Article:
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Nearly 7,000 Northeast Ohioans are still without power
Other headlines: Ohio EPA chief resigns; Ohio Supreme Court dismisses Sierra Club records request; Man driving with 50 bombs arrested

Reporter / Host
Jeff St. Clair
  • Head of Ohio EPA steps down
  • Ohio Supreme Court dismisses Sierra Club records request
  • Heroin summit recommends more money for treatment
  • Man driving with 50 bombs arrested 
  • Nearly 7,000 Northeast Ohioans are still without power 
    Nearly 7,000 FirstEnergy customers are still without power as an Arctic freeze continues today across Northeast Ohio.

    More than 3,500 homes in Cuyahoga County are affected.

    Police in Richmond Heights earlier today encouraged residents suffering from the outages to seek shelter at Richmond Town Square Mall. 

    FirstEnergy crews working overnight restored power to nearly 8,000 people effected by downed lines.

    Head of Ohio EPA steps down
    The head of Ohio’s EPA has resigned, three years after he was appointed by Gov. John Kasich.

    An announcement from Kasich’s office gave no reason for Scott Nally’s leaving other saying he would “pursue other opportunities.” Kasich praised him for keeping the environment safe while making the agency more business friendly. 

    Last fall, the Ohio EPA’s water chief, George Elmaraghy accused Nally and Kasich of forcing him to resign because of pressure from coal companies who wanted permits that could violate the Clean Water Act. Nally denied that. 

    The acting EPA chief will be Craig Butler, who is Kasich’s senior policy advisor on environmental, energy, public utility and agricultural issues. He also was a district director for the EPA.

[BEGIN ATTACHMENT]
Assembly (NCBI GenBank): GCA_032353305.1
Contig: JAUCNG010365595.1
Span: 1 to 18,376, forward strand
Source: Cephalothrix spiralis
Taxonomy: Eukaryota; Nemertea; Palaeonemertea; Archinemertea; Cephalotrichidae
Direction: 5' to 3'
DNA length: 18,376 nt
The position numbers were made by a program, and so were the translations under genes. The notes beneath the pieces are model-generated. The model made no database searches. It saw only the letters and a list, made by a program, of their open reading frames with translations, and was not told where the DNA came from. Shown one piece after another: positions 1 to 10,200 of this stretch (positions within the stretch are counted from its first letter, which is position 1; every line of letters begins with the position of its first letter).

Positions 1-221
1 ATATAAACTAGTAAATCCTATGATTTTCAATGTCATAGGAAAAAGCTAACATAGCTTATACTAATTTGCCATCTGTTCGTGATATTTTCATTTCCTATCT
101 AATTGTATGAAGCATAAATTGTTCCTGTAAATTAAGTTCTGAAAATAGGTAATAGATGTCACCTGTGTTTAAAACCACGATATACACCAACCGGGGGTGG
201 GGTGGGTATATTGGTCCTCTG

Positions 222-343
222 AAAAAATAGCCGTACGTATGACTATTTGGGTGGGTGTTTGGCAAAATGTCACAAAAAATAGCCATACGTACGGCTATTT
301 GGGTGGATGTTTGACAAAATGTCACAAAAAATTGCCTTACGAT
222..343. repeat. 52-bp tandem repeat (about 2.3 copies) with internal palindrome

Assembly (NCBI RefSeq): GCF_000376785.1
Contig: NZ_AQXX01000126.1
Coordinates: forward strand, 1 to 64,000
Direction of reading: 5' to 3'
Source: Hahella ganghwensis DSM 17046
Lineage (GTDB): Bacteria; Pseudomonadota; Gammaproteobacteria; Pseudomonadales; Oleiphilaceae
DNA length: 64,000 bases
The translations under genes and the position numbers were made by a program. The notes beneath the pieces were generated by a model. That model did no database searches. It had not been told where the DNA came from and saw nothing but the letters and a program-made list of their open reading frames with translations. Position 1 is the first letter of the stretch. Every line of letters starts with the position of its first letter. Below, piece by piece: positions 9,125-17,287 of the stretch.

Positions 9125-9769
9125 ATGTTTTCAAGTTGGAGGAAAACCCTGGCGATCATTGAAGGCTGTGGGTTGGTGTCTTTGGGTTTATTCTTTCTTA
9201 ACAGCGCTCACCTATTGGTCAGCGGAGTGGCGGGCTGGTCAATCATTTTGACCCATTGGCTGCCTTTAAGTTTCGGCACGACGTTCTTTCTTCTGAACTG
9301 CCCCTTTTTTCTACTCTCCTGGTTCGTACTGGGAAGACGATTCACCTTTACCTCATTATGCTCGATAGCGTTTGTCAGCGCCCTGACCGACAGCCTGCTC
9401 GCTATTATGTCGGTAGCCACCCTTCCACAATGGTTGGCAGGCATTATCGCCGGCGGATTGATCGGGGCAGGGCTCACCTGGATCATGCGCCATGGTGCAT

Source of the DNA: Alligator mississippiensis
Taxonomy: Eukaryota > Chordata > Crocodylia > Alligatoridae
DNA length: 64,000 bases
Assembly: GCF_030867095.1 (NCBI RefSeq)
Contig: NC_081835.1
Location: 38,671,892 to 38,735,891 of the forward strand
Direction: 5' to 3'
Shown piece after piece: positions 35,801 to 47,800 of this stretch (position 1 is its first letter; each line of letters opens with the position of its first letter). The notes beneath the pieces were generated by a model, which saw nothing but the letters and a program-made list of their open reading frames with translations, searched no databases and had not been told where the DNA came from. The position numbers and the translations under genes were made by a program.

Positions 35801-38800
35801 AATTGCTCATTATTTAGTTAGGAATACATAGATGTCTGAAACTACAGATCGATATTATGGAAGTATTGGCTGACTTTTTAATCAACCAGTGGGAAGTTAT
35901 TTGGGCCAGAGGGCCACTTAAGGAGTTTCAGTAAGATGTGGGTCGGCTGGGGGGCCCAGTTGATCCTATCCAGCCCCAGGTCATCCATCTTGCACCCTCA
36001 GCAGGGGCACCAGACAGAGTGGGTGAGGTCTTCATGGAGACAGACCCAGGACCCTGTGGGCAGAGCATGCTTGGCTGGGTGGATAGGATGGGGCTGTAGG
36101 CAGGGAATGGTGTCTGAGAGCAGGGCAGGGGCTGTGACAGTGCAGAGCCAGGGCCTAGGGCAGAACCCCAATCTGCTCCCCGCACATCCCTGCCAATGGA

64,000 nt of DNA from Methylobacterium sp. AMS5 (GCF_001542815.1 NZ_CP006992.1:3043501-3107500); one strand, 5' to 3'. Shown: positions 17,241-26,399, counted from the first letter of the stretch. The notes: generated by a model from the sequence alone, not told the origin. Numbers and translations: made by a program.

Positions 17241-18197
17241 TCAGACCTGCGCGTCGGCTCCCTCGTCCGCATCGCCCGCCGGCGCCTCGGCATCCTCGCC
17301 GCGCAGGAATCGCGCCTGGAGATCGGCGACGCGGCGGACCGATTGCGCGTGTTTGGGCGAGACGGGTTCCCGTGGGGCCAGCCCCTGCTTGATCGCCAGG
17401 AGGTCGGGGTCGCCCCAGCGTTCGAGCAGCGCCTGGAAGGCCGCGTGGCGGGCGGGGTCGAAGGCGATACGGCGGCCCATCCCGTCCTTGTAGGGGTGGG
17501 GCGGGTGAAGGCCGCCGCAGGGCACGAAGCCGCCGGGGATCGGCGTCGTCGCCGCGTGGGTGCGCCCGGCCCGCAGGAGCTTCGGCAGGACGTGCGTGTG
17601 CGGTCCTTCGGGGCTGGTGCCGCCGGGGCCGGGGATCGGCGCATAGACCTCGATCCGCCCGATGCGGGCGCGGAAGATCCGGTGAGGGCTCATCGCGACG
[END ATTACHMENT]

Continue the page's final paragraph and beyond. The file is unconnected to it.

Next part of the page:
Ohio Supreme Court dismisses Sierra Club records request
    The Ohio Supreme Court has dismissed an environmental group's case seeking documents related to alleged illegal dumping of wastewater from oil and gas drilling into a northeast Ohio storm sewer.

    Justices ended the Sierra Club's case against the Ohio Department of Natural Resources in the wake of a settlement agreement.

    The Sierra Club's Ohio chapter sought documents related to ODNR's investigation of D&L Energy and Hardrock Excavating in Youngstown.

    The department revoked the firms' permits in February amid a federal investigation into the dumping of up to 40,000 gallons of fracking wastewater into a storm sewer that drains into the Mahoning River. 

    Heroin summit recommends more money for treatment
    Treating heroin use as a public health threat and educating people about its dangers are among the recommendations of a panel in northeast Ohio.

    A daylong summit in November on the heroin epidemic in the region led to the community action plan with the recommendations, which include increased addiction treatment and stricter guidelines for prescription painkillers — which often lead to heroin use.

    The Akron Beacon Journal reports that other recommendations include educating medical providers about heroin abuse, more funding to fight it, and focusing law enforcement efforts on addiction intervention.

    Heroin addicts are flooding detox centers, rehab facilities and jails in Ohio. Many people try it after getting hooked on painkillers, which have become harder to get.

    Man driving with 50 bombs arrested 
    A man stopped for speeding in central Ohio was charged with possessing an explosive device after four guns and nearly 50 bombs were found in his vehicle.

    Forty-three-year-old Andrew Scott Boguslawski was arrested late New Year's Day west of Columbus. He faces a court hearing Friday in Madison County.

    Police found two pistols, two rifles, 48 explosive devices and tools and materials to make additional explosives.

    Investigators are trying to determine why the man had the arsenal.

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